With its recent launch of Light: Science and Applications, an open access (OA) physical sciences journal, and several more OA specialist publications planned for this year, Nature Publishing Group (NPG) is moving forward with its plan to include this publishing model in the center of its business. Though not every NPG journal is fair game for open access, it seems – top-tier publications will remain under a subscription-based model – specialist titles may be a place for further expansion as open access continues to develop.
At the end of March, a new open access (OA) journal, Light: Science and Applications (LSA), was launched, with its first appearance online hosted by co-publisher, the Nature Publishing Group (NPG). In partnership with the Changchun Institute of Optics, Fine Mechanics and Physics (CIOMP), Chinese Academy of Sciences, which retains ownership of the journal, NPG adds this title to its list of OA publications: 47 journals that give the option to publish in open access (hybrid model), and 12 fully open access titles.
Light: Science and Applications, NPG’s first open access physical sciences journal, will be published weekly, ensuring rapid decision-making and publication for authors. All articles will be available immediately, for free, online. In exchange, authors will pay an article processing charge of $3,975. This fee is higher than some ($1,350 per article for multidisciplinary OA leader PLoS ONE, for example) but NPG calls it “in line with industry averages”.
NPG has been offering some form of OA option since 2005 and considers it “central to its growth”. Evidence for this may be that four of its five journals launched in 2011 were offered in open access. This year, LSA is one of several planned OA publications: 2012 should also see new journals addressing emerging diseases, pharmacology and immunology. Many of these publications will be companion titles to a larger, more established journal. For example, the open access Clinical and Translational Immunology will complement another Nature title, established in 1924, Immunology and Cell Biology. Patrick Carpenter, of NPG’s Corporate Communications, explains that these companion publications address “an offshoot of the larger subject, an area that is growing. They are more focused than the main journal [in the topics they address] and researchers may feel their work is more suited to this publication.”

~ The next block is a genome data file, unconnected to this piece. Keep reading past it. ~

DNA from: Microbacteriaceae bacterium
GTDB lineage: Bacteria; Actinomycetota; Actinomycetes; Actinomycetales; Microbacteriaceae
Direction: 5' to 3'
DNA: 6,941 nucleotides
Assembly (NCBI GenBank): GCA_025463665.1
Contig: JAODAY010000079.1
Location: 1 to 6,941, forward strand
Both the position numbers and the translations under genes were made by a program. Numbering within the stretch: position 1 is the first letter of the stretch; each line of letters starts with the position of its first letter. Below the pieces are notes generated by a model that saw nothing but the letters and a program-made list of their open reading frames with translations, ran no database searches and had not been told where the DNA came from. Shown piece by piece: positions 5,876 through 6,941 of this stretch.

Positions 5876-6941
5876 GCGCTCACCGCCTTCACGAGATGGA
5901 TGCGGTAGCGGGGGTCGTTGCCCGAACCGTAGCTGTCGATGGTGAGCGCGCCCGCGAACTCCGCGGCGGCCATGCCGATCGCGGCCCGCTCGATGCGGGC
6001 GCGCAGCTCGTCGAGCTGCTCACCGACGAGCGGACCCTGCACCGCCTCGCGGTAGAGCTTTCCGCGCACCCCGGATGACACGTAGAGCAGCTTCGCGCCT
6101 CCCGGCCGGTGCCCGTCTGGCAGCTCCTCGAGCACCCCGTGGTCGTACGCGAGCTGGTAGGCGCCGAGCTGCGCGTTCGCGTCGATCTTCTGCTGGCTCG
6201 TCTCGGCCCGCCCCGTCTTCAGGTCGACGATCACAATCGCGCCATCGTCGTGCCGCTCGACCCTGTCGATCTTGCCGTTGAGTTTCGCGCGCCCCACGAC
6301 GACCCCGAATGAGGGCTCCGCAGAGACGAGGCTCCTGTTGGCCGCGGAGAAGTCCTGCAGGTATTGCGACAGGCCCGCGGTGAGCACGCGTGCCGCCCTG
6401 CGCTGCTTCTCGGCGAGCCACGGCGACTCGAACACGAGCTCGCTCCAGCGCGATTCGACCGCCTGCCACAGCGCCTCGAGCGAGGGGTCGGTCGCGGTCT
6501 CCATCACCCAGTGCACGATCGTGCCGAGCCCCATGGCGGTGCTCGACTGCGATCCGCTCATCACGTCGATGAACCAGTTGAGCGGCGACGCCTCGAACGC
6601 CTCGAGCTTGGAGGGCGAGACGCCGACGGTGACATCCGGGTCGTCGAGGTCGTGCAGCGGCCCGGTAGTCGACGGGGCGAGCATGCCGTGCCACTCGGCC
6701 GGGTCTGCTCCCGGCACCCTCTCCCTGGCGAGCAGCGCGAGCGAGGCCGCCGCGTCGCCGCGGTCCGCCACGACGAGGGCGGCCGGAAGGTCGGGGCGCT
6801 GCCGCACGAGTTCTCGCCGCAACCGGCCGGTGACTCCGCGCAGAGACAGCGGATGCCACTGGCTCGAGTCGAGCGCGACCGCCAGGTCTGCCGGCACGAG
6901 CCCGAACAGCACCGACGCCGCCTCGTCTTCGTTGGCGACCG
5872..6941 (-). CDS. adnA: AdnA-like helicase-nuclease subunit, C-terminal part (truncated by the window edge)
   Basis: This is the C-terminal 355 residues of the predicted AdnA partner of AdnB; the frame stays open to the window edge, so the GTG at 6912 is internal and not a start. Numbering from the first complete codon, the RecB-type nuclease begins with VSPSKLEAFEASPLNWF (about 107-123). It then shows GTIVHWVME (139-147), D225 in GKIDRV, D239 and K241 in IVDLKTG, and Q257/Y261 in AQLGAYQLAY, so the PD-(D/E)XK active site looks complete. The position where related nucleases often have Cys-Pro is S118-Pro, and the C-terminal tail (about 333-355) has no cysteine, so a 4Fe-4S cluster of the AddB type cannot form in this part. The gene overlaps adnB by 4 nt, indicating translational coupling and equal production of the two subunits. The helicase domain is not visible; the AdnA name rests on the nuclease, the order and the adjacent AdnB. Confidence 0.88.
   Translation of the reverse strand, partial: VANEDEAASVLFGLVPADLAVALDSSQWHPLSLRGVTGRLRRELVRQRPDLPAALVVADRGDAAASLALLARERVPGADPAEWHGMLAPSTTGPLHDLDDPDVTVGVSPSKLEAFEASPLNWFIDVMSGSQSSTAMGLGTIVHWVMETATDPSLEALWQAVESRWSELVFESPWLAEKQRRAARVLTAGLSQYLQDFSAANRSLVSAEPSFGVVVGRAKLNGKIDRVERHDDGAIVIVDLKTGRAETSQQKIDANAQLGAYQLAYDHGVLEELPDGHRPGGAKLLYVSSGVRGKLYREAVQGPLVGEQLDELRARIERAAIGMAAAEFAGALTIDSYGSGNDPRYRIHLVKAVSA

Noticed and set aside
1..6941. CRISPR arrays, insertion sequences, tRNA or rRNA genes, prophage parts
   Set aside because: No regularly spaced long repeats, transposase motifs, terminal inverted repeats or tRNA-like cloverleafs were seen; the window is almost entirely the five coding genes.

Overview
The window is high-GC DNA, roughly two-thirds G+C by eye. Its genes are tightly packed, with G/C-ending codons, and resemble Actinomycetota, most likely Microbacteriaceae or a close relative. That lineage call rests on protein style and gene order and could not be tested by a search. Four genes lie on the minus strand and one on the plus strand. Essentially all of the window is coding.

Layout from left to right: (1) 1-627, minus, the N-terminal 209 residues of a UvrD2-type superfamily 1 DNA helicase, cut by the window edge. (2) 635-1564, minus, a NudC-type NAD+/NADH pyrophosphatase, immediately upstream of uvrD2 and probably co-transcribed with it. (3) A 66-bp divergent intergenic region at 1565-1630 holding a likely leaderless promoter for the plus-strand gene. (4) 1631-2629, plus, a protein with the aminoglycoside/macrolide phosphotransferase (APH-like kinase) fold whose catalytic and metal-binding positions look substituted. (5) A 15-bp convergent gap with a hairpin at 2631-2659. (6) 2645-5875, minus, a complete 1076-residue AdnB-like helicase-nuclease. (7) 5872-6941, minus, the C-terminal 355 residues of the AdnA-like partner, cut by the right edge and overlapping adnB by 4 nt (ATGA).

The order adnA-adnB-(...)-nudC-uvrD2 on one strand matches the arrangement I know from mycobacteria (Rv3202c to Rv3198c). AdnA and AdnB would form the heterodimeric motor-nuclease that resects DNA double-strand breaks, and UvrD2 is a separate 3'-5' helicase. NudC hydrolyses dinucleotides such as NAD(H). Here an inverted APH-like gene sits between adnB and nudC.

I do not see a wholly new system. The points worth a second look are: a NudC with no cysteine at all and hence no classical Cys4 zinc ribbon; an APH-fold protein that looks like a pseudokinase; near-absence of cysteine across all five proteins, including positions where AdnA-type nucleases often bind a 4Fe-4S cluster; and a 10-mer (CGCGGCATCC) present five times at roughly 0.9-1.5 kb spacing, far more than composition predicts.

The tendency for these highly specialized titles to be published in open access may be a reflection of their smaller circulation. According to a January 2011 position statement on business models for the scientific publication industry, NPG states that the subscription system remains the most appropriate for “High impact, highly selective ‘top-tier journals’.” These publications “have high circulations, even larger numbers of readers, and relatively few authors. They accept roughly 10% of submitted manuscripts. In such circumstances, it seems fairer to spread the costs across the large number of readers, rather than the much smaller number of authors.” On the other hand, they say, an open access model would require NPG to impose a very high fee (up to £30,000) on these few authors for processing of their article. Presumably, the key to OA’s success with smaller, more specialized journals is that higher acceptance rates, plus online-only publishing, reduce the cost per manuscript. In this case, authors (or their institutions) can be expected to bear the weight of the fee themselves.
It seems, then, that NPG is quite willing to branch out into the OA or hybrid model where it has deemed that author costs will not be detrimental to submissions. What this also means, in effect, is that the publisher retains control of access, via subscriptions, to almost all of the “heavy-hitter” Nature-branded journals. (The exception is Nature Communications, the group’s first effort at OA with one of its own titles, which contained 40% open access material as of January 2011.)
Some observers are not overly impressed by NPG’s insistence that “one size does not fit all. Scholarly communication has always, will always, and should always be served by a mix of models." Frank Norman, manager of the Library & Information Service at the National Institute for Medical Research in London, would like to see data supporting Nature’s claims that the old, subscription-based model really does end up fairer for all, when publishing in the highest-impact journals. Martin Fenner, a cancer researcher who also writes about the effect of the internet on scholarly communication, is not even convinced that we need these tiers of journals. In a post on Gobbledygook, his blog hosted by the OA publisher PLoS, Fenner takes the example of Scientific Reports, Nature Publishing Group’s open access journal covering all areas of the natural sciences. NPG states that this publication is not intended for scientists’ best articles, but for less important work that needs to be published quickly. “Let’s see how authors will respond to this," Fenner suggests, "and whether it will be possible 10 years from now to distinguish papers published in Nature, Nature Communications and Scientific Reports."
For the moment, open access publication is still searching for a viable financial model that works across a range of publications. NPG and others are experimenting with ways to embrace the trend, at least to a point. While critics of the current system aren’t about to sit back and watch it unfold, these OA publications may be a first step toward a more accessible future for scientific publications.
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